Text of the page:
It is not uncommon to see companies perform well in the years after insiders buy shares. Unfortunately, there are also plenty of examples of share prices declining precipitously after insiders have sold shares. So we’ll take a look at whether insiders have been buying or selling shares in Wilhelmina International, Inc. (NASDAQ:WHLM).
Do Insider Transactions Matter?
It’s quite normal to see company insiders, such as board members, trading in company stock, from time to time. However, rules govern insider transactions, and certain disclosures are required.
We would never suggest that investors should base their decisions solely on what the directors of a company have been doing. But logic dictates you should pay some attention to whether insiders are buying or selling shares. For example, a Harvard University study found that ‘insider purchases earn abnormal returns of more than 6% per year.’
The Last 12 Months Of Insider Transactions At Wilhelmina International
The Independent Director, Horst-Dieter Esch, made the biggest insider sale in the last 12 months. That single transaction was for US$350k worth of shares at a price of US$7.00 each. We generally don’t like to see insider selling, but the lower the sale price, the more it concerns us. The good news is that this large sale was at well above current price of US$5.40. So it is hard to draw any strong conclusion from it. Horst-Dieter Esch was the only individual insider to sell shares in the last twelve months.
You can see the insider transactions (by individuals) over the last year depicted in the chart below. By clicking on the graph below, you can see the precise details of each insider transaction!
Many investors like to check how much of a company is owned by insiders. We usually like to see fairly high levels of insider ownership. It appears that Wilhelmina International insiders own 36% of the company, worth about US$10m. While this is a strong but not outstanding level of insider ownership, it’s enough to indicate some alignment between management and smaller shareholders.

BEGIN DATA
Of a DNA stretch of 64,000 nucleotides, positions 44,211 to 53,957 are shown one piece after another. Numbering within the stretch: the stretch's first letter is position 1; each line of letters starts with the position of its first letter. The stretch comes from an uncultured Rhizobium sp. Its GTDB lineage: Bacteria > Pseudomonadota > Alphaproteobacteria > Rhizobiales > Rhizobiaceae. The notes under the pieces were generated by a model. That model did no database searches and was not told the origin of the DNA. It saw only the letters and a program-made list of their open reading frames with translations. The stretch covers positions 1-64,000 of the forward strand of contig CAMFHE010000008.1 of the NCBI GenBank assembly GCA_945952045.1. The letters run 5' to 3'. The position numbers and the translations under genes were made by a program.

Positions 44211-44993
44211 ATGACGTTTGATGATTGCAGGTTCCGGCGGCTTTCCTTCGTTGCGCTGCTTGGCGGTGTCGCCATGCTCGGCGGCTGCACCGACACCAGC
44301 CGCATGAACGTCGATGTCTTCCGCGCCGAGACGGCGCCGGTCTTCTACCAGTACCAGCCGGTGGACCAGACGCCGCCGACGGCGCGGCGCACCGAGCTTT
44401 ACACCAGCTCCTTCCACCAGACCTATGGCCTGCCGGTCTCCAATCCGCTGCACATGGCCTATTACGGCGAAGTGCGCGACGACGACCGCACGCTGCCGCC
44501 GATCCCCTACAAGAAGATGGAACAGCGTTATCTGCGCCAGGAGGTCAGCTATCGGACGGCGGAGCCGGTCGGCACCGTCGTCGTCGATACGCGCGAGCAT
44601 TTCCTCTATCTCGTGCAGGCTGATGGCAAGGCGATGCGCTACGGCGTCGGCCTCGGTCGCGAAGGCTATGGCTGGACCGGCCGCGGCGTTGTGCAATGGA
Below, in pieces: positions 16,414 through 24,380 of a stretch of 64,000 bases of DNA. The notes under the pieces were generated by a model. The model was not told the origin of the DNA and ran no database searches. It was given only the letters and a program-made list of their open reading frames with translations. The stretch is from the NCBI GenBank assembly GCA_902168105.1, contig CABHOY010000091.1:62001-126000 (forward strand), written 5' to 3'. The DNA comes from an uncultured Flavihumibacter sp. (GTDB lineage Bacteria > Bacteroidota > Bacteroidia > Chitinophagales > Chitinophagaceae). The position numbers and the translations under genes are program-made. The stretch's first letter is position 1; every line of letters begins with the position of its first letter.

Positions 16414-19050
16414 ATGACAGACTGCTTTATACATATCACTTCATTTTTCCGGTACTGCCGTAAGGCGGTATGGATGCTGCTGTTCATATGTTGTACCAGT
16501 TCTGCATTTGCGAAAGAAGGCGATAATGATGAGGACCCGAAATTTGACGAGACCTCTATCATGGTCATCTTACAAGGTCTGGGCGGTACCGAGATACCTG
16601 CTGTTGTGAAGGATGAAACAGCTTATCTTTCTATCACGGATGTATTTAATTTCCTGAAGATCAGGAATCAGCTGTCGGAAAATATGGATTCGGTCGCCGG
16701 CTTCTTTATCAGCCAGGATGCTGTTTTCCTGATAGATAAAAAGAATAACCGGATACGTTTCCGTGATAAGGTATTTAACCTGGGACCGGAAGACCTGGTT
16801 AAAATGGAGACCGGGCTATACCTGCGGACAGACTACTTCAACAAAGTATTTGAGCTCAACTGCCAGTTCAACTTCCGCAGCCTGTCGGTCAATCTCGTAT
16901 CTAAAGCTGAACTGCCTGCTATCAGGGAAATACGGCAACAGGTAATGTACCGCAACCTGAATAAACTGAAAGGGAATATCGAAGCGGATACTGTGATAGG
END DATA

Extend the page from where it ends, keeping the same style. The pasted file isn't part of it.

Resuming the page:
So What Do The Wilhelmina International Insider Transactions Indicate?
The fact that there have been no Wilhelmina International insider transactions recently certainly doesn’t bother us. Still, the insider transactions at Wilhelmina International in the last 12 months are not very heartening. The modest level of insider ownership is, at least, some comfort. I like to dive deeper into how a company has performed in the past. You can find historic revenue and earnings in this detailed graph.
Of course, you might find a fantastic investment by looking elsewhere. So take a peek at this free list of interesting companies.
For the purposes of this article, insiders are those individuals who report their transactions to the relevant regulatory body. We currently account for open market transactions and private dispositions, but not derivative transactions.
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If you spot an error that warrants correction, please contact the editor at email@example.com. This article by Simply Wall St is general in nature. It does not constitute a recommendation to buy or sell any stock, and does not take account of your objectives, or your financial situation. Simply Wall St has no position in the stocks mentioned. Thank you for reading.